Categorically false claims about the safe, tightly regulated development of job-creating American natural gas appeared in a recent story ("Let's Talk About Art: Photography and the Marcellus Shale Drilling Debate," Oct. 2). The suggestion that responsible natural gas development caused tap water to catch fire and that "the water was full of chemicals from a nearby fracking facility" could not be further from the truth.
The Post-Gazette's source? "According to videographers." Are these unnamed videographers hydrologists, professional engineers or environmental experts? Unlikely.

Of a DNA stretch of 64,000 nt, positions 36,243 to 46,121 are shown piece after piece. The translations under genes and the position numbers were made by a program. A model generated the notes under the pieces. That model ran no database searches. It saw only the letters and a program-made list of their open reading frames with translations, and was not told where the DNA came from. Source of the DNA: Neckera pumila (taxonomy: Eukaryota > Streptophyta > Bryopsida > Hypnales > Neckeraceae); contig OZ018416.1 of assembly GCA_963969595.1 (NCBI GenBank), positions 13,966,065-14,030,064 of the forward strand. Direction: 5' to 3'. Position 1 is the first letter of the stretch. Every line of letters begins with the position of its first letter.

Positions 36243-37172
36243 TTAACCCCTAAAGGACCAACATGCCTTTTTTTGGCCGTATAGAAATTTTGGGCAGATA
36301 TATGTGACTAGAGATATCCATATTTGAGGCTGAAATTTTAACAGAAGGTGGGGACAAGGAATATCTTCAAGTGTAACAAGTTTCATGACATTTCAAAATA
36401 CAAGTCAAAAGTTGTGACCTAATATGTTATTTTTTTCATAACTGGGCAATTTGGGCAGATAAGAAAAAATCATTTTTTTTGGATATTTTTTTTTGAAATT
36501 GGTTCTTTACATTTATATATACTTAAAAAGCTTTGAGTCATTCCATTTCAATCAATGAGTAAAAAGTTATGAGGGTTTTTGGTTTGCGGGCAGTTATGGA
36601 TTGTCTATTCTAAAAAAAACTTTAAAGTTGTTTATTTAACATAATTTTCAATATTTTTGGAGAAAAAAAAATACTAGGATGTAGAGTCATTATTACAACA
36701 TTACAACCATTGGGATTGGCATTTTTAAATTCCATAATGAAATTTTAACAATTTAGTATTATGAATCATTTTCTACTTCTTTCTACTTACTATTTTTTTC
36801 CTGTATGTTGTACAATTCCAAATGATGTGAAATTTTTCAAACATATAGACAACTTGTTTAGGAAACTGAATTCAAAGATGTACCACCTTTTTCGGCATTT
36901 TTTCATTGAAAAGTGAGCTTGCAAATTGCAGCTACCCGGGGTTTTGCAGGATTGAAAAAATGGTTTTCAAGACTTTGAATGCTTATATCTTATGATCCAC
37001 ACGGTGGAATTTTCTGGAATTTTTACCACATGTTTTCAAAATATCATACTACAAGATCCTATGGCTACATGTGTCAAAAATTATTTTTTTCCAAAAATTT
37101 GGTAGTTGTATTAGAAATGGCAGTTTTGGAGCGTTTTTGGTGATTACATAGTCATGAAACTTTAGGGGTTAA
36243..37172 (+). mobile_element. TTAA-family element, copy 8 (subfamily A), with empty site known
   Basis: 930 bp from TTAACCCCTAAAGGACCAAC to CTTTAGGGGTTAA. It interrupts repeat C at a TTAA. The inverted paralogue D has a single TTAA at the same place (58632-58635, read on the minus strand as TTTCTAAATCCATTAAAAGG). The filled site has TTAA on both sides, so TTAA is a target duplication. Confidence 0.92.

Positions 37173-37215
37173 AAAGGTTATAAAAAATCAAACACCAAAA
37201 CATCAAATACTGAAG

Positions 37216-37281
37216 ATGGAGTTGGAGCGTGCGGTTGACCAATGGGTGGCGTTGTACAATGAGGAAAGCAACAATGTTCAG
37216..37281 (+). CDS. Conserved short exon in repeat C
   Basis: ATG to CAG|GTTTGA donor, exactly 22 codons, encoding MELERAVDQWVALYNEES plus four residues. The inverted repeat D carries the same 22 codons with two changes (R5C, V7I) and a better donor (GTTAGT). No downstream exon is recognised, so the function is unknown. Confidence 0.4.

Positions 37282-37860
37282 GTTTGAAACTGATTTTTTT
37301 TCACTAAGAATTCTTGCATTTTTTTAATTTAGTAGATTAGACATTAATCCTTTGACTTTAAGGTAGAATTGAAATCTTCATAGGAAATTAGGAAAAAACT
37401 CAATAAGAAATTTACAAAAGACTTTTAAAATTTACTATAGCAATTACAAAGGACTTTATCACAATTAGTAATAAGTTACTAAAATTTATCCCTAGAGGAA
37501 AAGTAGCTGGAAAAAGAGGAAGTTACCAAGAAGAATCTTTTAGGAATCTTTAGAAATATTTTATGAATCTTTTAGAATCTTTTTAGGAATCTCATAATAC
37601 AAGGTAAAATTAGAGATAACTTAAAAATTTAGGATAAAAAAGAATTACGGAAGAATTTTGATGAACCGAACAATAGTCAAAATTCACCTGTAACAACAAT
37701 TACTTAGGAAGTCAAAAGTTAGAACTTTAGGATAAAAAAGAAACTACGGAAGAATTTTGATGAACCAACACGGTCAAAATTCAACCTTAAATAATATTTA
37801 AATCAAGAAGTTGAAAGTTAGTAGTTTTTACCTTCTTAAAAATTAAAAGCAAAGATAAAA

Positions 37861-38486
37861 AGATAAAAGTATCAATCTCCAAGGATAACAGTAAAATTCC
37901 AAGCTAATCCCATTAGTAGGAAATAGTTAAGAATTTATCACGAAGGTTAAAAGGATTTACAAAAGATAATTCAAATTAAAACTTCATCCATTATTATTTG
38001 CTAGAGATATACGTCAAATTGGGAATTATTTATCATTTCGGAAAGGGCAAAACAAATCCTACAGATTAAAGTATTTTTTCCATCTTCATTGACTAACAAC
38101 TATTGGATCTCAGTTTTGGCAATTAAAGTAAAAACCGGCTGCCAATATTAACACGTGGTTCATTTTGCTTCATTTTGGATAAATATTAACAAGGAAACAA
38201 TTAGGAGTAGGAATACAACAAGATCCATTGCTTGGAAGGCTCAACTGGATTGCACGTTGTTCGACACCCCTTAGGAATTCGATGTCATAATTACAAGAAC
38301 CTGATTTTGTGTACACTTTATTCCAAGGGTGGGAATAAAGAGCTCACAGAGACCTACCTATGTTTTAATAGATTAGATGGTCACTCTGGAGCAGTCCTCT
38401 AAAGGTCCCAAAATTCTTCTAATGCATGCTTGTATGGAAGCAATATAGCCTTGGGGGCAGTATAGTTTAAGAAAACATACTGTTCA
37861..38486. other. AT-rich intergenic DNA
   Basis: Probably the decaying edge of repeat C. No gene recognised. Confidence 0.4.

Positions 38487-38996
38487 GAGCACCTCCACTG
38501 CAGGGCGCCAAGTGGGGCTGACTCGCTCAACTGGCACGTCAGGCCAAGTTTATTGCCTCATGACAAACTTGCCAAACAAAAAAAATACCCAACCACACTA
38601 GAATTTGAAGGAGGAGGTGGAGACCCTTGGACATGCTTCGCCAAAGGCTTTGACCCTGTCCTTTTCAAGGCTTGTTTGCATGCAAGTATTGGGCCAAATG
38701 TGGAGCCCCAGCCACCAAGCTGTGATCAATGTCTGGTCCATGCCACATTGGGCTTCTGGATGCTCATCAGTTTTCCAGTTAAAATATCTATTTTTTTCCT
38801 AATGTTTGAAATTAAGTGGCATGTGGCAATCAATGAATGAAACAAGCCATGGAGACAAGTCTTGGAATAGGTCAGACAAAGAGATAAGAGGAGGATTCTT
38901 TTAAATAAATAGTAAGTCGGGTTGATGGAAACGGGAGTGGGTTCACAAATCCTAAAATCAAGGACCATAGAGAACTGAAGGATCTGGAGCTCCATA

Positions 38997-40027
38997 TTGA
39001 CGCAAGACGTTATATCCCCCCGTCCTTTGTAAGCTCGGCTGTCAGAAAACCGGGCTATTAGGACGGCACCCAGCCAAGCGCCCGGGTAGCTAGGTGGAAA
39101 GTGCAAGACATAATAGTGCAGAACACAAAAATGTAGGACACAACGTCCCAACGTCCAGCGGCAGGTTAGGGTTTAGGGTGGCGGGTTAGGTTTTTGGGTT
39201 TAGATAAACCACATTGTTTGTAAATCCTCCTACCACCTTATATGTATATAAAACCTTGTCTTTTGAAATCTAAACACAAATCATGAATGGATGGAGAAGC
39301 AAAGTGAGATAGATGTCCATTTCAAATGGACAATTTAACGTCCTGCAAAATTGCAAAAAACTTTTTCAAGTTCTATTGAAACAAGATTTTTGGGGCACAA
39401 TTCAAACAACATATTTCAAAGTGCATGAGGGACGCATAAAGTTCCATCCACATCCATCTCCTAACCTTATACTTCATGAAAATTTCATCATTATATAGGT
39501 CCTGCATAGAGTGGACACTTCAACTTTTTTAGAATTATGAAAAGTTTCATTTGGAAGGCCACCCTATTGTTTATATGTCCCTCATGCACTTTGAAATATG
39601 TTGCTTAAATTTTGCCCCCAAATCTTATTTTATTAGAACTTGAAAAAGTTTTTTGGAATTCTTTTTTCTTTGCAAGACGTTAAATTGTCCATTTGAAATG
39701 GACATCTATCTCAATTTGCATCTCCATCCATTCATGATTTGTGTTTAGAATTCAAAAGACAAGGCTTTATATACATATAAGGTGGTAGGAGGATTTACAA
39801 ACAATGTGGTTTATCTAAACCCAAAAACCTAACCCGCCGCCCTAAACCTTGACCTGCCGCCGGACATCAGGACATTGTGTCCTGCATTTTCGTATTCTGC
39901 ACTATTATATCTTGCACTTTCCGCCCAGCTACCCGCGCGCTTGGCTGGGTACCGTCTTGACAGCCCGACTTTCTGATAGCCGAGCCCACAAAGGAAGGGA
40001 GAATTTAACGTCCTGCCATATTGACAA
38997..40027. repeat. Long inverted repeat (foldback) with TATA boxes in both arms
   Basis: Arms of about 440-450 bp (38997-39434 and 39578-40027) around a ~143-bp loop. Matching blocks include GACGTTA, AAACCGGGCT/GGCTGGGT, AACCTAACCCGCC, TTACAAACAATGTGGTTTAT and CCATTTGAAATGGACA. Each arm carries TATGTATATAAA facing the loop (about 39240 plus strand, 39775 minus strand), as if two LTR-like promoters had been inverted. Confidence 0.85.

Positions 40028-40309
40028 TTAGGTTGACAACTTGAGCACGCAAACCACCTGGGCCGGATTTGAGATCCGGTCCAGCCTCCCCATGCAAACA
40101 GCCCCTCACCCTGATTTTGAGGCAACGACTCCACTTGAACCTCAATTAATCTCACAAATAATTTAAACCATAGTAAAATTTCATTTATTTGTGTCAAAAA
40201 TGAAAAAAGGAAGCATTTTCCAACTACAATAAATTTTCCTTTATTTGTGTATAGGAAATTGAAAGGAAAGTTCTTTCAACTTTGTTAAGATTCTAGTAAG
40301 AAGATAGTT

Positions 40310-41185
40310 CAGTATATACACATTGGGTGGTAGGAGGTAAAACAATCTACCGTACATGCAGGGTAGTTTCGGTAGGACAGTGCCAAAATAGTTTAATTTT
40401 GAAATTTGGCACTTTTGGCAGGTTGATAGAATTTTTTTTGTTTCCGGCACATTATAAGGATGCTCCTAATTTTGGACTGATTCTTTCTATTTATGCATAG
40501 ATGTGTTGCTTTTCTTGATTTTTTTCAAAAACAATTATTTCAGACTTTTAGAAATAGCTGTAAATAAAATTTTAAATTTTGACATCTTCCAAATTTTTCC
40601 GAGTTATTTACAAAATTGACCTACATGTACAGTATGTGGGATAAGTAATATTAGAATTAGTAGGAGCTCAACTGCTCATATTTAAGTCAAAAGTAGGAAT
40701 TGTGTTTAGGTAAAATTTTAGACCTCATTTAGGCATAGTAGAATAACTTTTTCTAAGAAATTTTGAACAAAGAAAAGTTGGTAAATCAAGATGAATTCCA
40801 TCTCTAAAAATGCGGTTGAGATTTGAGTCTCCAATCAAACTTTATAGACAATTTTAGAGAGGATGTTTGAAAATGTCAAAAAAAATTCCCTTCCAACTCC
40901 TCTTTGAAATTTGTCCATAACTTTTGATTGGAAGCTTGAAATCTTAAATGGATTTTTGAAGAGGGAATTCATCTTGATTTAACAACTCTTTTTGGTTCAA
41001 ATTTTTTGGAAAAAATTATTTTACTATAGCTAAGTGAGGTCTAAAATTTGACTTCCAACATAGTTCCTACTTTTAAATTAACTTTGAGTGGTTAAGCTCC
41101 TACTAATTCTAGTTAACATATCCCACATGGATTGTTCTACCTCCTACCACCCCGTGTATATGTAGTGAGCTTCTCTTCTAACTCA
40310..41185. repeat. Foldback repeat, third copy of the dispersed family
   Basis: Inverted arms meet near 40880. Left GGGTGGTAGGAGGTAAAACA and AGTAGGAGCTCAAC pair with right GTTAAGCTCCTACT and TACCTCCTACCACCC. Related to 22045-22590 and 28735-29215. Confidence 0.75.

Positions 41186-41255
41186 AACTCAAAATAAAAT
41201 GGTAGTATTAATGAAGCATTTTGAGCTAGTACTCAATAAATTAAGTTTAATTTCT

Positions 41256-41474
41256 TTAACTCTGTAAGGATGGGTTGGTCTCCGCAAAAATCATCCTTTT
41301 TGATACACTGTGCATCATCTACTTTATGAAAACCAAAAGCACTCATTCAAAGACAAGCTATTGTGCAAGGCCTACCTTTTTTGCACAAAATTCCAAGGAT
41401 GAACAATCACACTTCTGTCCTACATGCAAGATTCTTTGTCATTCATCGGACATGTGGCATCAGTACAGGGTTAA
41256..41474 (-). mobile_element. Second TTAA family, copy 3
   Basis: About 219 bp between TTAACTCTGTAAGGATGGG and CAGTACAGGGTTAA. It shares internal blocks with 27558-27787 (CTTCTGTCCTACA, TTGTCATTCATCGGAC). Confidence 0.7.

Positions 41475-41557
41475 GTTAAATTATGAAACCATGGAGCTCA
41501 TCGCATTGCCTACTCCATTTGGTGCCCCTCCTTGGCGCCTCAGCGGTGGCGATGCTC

This baseless claim is perhaps related to Colorado, where a gentleman featured in a widely discredited film ignites his tap water. According to Colorado regulators -- not nameless videographers -- it was due to naturally occurring methane and was "not related to oil and gas activity."
Perhaps most disturbing -- aside from the fact that the Post-Gazette stands by this provably false claim -- is that this "educational" story appears in the paper's "My Generation" section targeting "kids."
We're all entitled to our own opinions, but not to our own facts. We hope the Post-Gazette, moving forward, will ensure that its coverage is grounded in facts. Its readers, especially our next generation, deserve as much.
Marcellus Shale Coalition